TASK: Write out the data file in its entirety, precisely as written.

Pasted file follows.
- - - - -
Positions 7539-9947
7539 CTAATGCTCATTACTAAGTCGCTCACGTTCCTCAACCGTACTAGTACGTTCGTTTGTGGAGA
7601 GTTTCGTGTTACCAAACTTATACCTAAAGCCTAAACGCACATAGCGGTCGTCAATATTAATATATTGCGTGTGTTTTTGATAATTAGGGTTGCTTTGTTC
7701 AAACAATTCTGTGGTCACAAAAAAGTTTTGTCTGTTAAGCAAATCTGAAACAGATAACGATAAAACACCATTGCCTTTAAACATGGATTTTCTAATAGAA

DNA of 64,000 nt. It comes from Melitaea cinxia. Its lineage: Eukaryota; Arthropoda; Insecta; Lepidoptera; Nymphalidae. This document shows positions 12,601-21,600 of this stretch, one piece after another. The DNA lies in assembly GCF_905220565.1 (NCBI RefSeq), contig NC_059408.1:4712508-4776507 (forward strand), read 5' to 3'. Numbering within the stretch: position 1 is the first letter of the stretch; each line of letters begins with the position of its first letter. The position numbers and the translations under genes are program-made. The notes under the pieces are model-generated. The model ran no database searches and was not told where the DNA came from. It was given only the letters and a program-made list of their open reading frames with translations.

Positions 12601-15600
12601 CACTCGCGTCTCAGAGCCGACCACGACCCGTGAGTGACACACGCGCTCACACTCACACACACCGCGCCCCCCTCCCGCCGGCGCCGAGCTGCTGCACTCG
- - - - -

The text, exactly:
Positions 7539-9947
7539 CTAATGCTCATTACTAAGTCGCTCACGTTCCTCAACCGTACTAGTACGTTCGTTTGTGGAGA
7601 GTTTCGTGTTACCAAACTTATACCTAAAGCCTAAACGCACATAGCGGTCGTCAATATTAATATATTGCGTGTGTTTTTGATAATTAGGGTTGCTTTGTTC
7701 AAACAATTCTGTGGTCACAAAAAAGTTTTGTCTGTTAAGCAAATCTGAAACAGATAACGATAAAACACCATTGCCTTTAAACATGGATTTTCTAATAGAA

DNA of 64,000 nt. It comes from Melitaea cinxia. Its lineage: Eukaryota; Arthropoda; Insecta; Lepidoptera; Nymphalidae. This document shows positions 12,601-21,600 of this stretch, one piece after another. The DNA lies in assembly GCF_905220565.1 (NCBI RefSeq), contig NC_059408.1:4712508-4776507 (forward strand), read 5' to 3'. Numbering within the stretch: position 1 is the first letter of the stretch; each line of letters begins with the position of its first letter. The position numbers and the translations under genes are program-made. The notes under the pieces are model-generated. The model ran no database searches and was not told where the DNA came from. It was given only the letters and a program-made list of their open reading frames with translations.

Positions 12601-15600
12601 CACTCGCGTCTCAGAGCCGACCACGACCCGTGAGTGACACACGCGCTCACACTCACACACACCGCGCCCCCCTCCCGCCGGCGCCGAGCTGCTGCACTCG